Little Key was humming as she made her way through the thickly-packed trees, old roots rising from dark soil to form a familiar path of obstacles. Mavra, Mavra, calling to the water, she sang under her breath, pausing as she heard the first raindrops strike the leaves of the so-green canopy above her. Mavra, Mavra, water calling to me, she continued, hopping over a particularly large log and landing softly on all four paws.
Key was a Canis, a wolf-person winged-person, and a Mavra, a magic-worker spell-singer, and these trees were part of her home and the beloved land of her pack, her family, her whole world. They were old trees, creaking trees covered in slick green moss, trees split in half by lightning but still living on in two pieces of their former selves. The canopy was so well-leafed and so long-branched that it was one elegant weave of bough and twig for miles in every direction, and the rain could not hit anyone beneath the treetops without first hitting the trees and racing along their bark-skinned arms.
Key trotted along the path as the patter of the rain increased to a mild downpour, and she sang louder to hear herself over the sweet rain-thrum. Mavra, Mavra, singing down the raindrops, Mavra, Mavra, calling down the sky! Mavra, Mavra, all ears pointing cloudward, Mavra, Mavra, wants to know what comes!
She stopped when she felt the first trickle of referred rain sink through the thick fur between her shoulders and cool the skin beneath. With a tongue-lolling grin, Key looked up to the shadow-soft eaves of the trees and waited until more raindrops blessed her forehead and tickled her attentively-perked ears. In the far distance, on the other side of the horizon of daylight, thunder rolled and rumbled in a deep, soothing voice.
Plumed tail wagging in quiet happiness, Key resumed her course and reached a well-sheltered shallow cave. It was barely two body-lengths deep, only one high, and stretched four lengths wide; its rocky edges were covered in confusing ivy strands, and its hunching back was part of the hillside that rose from its base. It was too open to offer a permanent den to any forest creature, and so it remained empty and unremarkable to the wild animals in the area.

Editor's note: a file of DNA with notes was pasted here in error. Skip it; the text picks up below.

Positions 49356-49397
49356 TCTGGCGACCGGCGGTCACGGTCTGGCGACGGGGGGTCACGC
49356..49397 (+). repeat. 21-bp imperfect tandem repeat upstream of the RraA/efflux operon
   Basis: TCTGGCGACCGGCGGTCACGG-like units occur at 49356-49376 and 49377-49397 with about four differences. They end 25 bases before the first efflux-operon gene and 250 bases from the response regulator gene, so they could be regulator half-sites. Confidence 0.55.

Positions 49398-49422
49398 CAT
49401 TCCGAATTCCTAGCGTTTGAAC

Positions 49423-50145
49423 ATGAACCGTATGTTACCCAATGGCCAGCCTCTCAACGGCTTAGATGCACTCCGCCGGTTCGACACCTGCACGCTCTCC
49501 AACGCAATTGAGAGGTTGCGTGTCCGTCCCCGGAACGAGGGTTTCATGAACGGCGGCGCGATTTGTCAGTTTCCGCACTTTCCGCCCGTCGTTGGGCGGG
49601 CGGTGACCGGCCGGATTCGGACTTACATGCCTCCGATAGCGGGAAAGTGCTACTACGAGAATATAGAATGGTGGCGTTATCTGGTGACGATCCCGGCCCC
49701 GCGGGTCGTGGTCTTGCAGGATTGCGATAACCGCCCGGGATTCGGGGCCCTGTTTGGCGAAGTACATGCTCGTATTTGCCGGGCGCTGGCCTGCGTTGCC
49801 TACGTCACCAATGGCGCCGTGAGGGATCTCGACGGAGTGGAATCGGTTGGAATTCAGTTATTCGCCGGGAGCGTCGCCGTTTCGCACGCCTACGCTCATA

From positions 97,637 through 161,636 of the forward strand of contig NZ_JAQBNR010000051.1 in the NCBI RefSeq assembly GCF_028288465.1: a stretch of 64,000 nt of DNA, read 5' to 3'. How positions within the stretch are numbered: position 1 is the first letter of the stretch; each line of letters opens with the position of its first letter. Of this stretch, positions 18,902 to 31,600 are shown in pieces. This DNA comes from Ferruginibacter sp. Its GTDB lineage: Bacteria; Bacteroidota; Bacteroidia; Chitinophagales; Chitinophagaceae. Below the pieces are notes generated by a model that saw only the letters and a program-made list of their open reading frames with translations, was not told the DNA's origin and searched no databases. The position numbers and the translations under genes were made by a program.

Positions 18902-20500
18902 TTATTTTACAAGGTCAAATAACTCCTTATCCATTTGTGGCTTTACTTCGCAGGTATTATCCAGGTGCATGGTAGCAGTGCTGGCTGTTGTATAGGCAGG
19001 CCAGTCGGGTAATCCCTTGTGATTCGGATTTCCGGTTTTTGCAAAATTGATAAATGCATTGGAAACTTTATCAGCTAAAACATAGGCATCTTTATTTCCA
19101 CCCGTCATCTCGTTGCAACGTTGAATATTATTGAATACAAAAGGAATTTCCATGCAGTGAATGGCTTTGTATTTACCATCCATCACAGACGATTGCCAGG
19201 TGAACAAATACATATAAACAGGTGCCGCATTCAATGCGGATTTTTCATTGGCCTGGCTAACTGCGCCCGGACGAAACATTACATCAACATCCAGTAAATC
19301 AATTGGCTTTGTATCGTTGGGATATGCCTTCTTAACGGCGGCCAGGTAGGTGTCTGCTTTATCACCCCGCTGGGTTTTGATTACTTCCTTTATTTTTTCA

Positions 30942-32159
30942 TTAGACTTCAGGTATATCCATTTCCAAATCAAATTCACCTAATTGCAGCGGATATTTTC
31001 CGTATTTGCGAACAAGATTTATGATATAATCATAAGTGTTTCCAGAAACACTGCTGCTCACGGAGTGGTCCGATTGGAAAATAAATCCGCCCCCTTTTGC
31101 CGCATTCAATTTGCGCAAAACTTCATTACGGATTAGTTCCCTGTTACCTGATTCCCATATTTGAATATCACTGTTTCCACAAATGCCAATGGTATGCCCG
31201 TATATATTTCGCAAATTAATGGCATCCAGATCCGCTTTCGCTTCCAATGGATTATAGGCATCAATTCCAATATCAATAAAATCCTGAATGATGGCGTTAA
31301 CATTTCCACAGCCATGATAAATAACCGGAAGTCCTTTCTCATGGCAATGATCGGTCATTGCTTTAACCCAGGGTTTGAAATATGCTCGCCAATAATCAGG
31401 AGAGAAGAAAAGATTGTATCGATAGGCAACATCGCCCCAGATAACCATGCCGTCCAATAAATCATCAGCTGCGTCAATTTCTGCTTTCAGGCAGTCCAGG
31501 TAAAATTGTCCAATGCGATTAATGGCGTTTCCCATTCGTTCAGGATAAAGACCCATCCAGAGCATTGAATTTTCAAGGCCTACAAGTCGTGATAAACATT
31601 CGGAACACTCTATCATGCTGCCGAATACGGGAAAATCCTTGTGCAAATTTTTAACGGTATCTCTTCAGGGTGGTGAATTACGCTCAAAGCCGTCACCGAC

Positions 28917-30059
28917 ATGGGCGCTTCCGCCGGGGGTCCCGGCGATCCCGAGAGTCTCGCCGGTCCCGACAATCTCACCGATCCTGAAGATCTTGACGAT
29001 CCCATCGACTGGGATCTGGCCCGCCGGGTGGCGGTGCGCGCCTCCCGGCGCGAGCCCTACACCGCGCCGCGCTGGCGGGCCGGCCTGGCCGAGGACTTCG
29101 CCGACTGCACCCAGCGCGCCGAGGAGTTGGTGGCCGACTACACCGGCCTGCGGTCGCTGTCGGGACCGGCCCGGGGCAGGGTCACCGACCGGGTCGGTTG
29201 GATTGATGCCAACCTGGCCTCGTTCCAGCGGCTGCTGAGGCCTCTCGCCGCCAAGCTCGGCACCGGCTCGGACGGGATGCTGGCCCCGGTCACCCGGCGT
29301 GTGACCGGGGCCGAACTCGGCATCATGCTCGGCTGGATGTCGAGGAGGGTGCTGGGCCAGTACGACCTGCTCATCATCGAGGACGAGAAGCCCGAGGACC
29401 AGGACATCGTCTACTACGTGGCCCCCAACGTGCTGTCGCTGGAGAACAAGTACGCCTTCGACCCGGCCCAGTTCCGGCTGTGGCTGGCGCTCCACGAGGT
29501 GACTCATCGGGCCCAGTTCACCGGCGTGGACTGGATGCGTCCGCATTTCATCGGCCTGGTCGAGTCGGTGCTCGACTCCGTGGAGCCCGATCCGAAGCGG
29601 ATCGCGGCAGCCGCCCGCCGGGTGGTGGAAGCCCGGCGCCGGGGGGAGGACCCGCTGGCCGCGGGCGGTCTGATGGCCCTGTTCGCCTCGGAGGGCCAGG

Key loved it. She stepped beneath its low overhang and took a deep breath, then shook off the dampness that had glossed the outer layers of her dense fur. The cave smelled deliciously old, like rock dust and lichen and long-dead leaves. And its interior walls – the parts that weren’t lined with plantlife – were covered with colorful symbols.
They were hers, these symbols, these brightly-colored lines and curves that formed nonsense pictographs to anyone but her. They were word-magic, sigils, crafted by hue and shape to protect, to heal, to bless, to guide. This was not part of being Mavra; it was part of Key herself, her uniqueness, her art and her gift to the pack.
The rain dripped from sky to trees to ground steadily, cleaning the roots of dust and making the ground muddy. Key tipped her muzzle up and let out a singing howl, wordless and tuneful, calling to the water falling to earth. The rain responded, arcing towards her as it dripped from the boughs, creating a strangely beautiful effect of a constantly moving web of water pulling into the edge of the cave.
Key curled her tail up and over her haunches and focused the incoming rain on the very tip; her fur soaked up the water and retained it as long as she concentrated on holding it there, together, bound along the hairs. Her howl dwindling away as she moved to the next step; she turned to dip her drenched tailtip into a niche in the cave floor that held her precious stash of dried colors. The color clung to her damp fur, and the water made it run like ink, but Key held the newly-stained liquid close to her tail as she lifted it to a bare place on the cave wall.
With exacting care and excruciating slowness, Key drew new symbols with her Mavra-made paint; time and rain passed like the wind as her entire spirit was funneled into the strange work of sigil-art. Late afternoon had become late evening before she finished and rinsed her now-multi-hued fur in the small pool of water that had formed just outside the cave mouth. She had worn out all the muscles in her tail and all the strength in her heart, but she had drawn her magic well, and she was satisfied.
The trip through the night-cloaked, soft-mudded forest was slower than the bright trot to the cave, and Key stumbled once or twice on roots she knew were coming, her paws dragging heavily. Even her wings, folded close to her flanks, drooped a little, her primary feathers brushing against the roots and dirt. The scent and warm light of the pack’s central fire welcomed her in, and she sank down gratefully, close enough to bask in the radiating heat.
“Key!” Her brother joined her in the firelight, bladed tail wagging cheerfully as he nuzzled her shoulder. “Did you hear?”
She shook her head, eyes half-closed against the luminance. “How are they?”
Her brother gave her a toothy, bright-eyed grin. “All the pups are healthy, even the littlest one that we thought might be stillborn. And their mother is resting; she’s fine, Key, she made it through okay.”
Key allowed all her weariness to leave her in one long, relieved sigh, and she smiled at her brother. “That’s very good to hear.”
Her brother extended a feathered wing and draped it over her back, drawing her close in an affectionate hug. “The whole family’s saying your sigils pulled them all through,” he said more quietly, ruffling her fur with his chin.
Key laughed, feeling lighter than she had since she set out on her task to work magic for a safe birth for a first-time mother – her sister. “All that matters to me is that they’re all alive and well,” she said, relaxing against her brother’s strong shoulder and gazing happily into the flickering flames.